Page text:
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some scheme, to which it seemed improbable the parliament would agree, he insisted, and said, "My Lord, if you will stick firm to honest men, you shall find yourself at the head of an army which shall give law both to king and parliament." "This discourse," continued Manchester, "made the greater impression on me, because I knew the lieutenant-general to be a man of very deep designs; and he has even ventured to tell me, that it never would be well with England till I were Mr. Montague, and there were never a lord or peer in the kingdom." So full was Cromwell of these republican projects, that notwithstanding his habits of profound dissimulation, he could not so carefully guard his expressions, but that sometimes his favourite notions would escape him.

It may not be unnecessary to examine here how far this fanatical spirit, particularly in religious matters, was natural or assumed, and to notice the different lights in which Cromwell has been considered by historians. By some he has been drawn as a gloomy enthusiast, strongly embrued with all the bigotry of his times, and impelled by a sincere and devout abhorence of monarchy and the priesthood. His native sentiments, thus assimilating with the prejudices and opinions of his contemporaries, recommended him to their choice, and principally contributed to his unparalleled advancement. Others have represented him as a crafty and designing politician, artfully taking advantage of prejudices he despised, controuling, by his superior genius, the instability of fortune, and chalking out for himself the paths that lead to greatness. Upon an attentive review of every passage of his life, it will be found that neither of these portraits present him in his true light. In the early part of his career, it may be believed that he was sincere in the opinions he maintained; that independence, or rather perversion of principles, which he displayed both in religion and politics, was, Bo doubt, open and unaffected, at a time when he could not be supposed to foresee the splendid elevation which he afterwards attained. But when the course of events raised him to unexpected notice and estimation, and his mind became enlarged by a more liberal commerce with mankind, his natural sagacity discovered to him how easily he might govern others by the same enthusiasm by which he himself had been misled; and if he continued to use the same language, it was no longer from internal conviction, but as a convenient cover to his own ambition and deceit. The establishment of his own authority upon the ruin of that of the king, became the constant aim of his thoughts and actions; and the rigid principles and self-denying maxims of his youth readily gave way to the more imperious suggestions of private interest. But it is difficult to imagine that he had, from the beginning, pursued a premeditated plan to found his greatness on the credulity and enthusiasm of others. It is more agreeable to the narrowness of human views, more consistent with the uncertainty of futurity to suppose, that this daring usurper suffered himself to be guided by events, and that he was indebted for his power more to a favourable succession of circumstances, than to any miraculous gift of premature discernment or genius.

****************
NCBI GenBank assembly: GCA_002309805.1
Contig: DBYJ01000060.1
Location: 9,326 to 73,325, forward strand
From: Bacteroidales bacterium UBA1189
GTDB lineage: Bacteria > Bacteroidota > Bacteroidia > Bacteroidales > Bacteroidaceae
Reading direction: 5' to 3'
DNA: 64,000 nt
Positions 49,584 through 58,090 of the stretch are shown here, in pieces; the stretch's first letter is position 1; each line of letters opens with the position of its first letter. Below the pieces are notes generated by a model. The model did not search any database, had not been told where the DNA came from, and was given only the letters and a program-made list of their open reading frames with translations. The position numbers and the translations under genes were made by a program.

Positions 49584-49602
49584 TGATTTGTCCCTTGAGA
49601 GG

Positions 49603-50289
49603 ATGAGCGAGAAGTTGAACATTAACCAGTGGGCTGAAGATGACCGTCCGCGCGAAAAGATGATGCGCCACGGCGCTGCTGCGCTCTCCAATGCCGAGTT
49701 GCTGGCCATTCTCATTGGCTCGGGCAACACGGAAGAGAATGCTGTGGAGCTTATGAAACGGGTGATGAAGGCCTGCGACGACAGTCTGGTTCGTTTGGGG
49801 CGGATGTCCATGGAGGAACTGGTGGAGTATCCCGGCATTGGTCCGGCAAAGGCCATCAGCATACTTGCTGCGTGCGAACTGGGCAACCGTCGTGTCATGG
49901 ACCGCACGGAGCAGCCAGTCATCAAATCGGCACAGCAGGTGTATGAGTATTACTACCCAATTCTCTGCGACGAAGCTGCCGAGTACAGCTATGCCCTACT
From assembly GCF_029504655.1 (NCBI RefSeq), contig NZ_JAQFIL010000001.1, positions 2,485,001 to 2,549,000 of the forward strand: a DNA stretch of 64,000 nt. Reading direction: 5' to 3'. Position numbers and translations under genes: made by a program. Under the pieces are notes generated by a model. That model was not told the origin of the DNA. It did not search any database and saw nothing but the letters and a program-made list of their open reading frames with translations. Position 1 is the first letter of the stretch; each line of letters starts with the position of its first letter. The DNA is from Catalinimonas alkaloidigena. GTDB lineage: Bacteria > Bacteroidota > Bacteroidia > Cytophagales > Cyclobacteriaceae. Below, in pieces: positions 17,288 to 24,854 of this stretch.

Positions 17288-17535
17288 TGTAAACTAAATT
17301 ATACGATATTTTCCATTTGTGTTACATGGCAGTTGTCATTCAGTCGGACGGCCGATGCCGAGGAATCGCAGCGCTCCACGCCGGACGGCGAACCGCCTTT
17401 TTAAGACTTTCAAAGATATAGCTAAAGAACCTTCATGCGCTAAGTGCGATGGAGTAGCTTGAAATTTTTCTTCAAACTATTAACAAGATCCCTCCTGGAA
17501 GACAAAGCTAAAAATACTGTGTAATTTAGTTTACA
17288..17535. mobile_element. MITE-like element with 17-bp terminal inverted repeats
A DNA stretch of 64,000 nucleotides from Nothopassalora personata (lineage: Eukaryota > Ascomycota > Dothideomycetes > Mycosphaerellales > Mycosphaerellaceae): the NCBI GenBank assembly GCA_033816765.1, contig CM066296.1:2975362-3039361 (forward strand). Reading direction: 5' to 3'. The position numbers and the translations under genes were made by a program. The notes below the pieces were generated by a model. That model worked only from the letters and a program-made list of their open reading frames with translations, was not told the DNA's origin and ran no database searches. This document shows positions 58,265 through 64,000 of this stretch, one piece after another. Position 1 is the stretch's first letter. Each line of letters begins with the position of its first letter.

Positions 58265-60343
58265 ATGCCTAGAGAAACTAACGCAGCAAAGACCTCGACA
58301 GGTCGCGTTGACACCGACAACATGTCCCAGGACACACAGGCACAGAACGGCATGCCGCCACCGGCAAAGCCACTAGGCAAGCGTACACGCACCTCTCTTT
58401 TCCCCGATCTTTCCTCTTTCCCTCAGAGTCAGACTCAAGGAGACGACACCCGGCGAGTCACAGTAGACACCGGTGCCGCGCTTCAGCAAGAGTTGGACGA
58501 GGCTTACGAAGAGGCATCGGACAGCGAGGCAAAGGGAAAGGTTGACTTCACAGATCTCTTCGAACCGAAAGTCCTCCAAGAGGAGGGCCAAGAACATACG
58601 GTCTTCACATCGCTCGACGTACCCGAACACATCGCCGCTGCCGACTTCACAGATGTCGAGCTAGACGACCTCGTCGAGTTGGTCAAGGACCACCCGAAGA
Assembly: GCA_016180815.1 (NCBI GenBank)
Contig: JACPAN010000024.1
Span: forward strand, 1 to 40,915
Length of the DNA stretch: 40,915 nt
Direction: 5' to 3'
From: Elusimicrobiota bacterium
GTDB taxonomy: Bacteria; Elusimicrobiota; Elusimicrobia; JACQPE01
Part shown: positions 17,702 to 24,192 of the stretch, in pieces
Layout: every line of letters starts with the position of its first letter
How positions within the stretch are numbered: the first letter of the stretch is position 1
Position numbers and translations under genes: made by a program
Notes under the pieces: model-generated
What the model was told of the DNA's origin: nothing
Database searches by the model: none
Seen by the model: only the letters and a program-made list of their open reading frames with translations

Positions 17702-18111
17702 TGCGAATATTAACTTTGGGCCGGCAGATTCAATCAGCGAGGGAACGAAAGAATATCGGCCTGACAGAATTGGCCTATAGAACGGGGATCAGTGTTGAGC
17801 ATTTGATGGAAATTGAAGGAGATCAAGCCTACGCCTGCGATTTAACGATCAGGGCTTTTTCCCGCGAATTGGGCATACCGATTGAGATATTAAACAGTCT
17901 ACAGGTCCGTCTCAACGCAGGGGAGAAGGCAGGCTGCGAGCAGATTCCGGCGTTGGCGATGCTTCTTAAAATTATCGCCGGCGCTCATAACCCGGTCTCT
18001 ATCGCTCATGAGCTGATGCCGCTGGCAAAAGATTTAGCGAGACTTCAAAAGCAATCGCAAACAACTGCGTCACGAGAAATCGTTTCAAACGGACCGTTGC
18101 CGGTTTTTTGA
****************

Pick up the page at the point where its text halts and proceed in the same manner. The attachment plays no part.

The defeat of the royal army at Naseby, while it established the authority of the parliament, increased the power and influence of Cromwell, to whose valour and conduct it was chiefly owing. But the power of the parliament was of short duration. No sooner had they subdued their sovereign, than their own servants rose against them. The sacred boundaries of the law being once violated, nothing remained to confine the wild projects of zeal and ambition, and every successive revolution became a precedent for that which followed it. The army mutinied; the generals, particularly Cromwell, secretly ENGLAND/) CROMWELL.

fomented those disorders which they pretended to appease. A military parliament was formed in opposition to that at Westminster. But Cromwell, whose dissimulation was how at its height, while he was thus establishing a new assembly of representatives, professed the utmost devotion to the old one. He conducted himself with such refined hypocrisy, that he deceived those, who, being themselves dexterous in the same arts, should naturally have entertained the more suspicions against him. At every comr plaint of disorders in the army, he affected to be moved to the highest pitch of grief and anger. He wept, he lamented the misfortunes of his country; he advised every violent measure for suppressing the mutiny; and by these precipitate counsels at once seemed to evincehis own sincerity, and inflamed those discontents of which he intended to take advantage. But his secret practices being at Length discovered, the parliamentary leaders secretly resolved that the next time he should come to the house, an accusation should be entered against him, and that he should be sent to the Tower. Cromwell, who in the conduct of his desperate enterprises, frequently approached to the very brink of destruction, knew how to make the requisite turn with proper boldness and dexterity. Being informed of this design, he hastened to the camp, where he was received with acclamations, and instantly invested with the supreme command.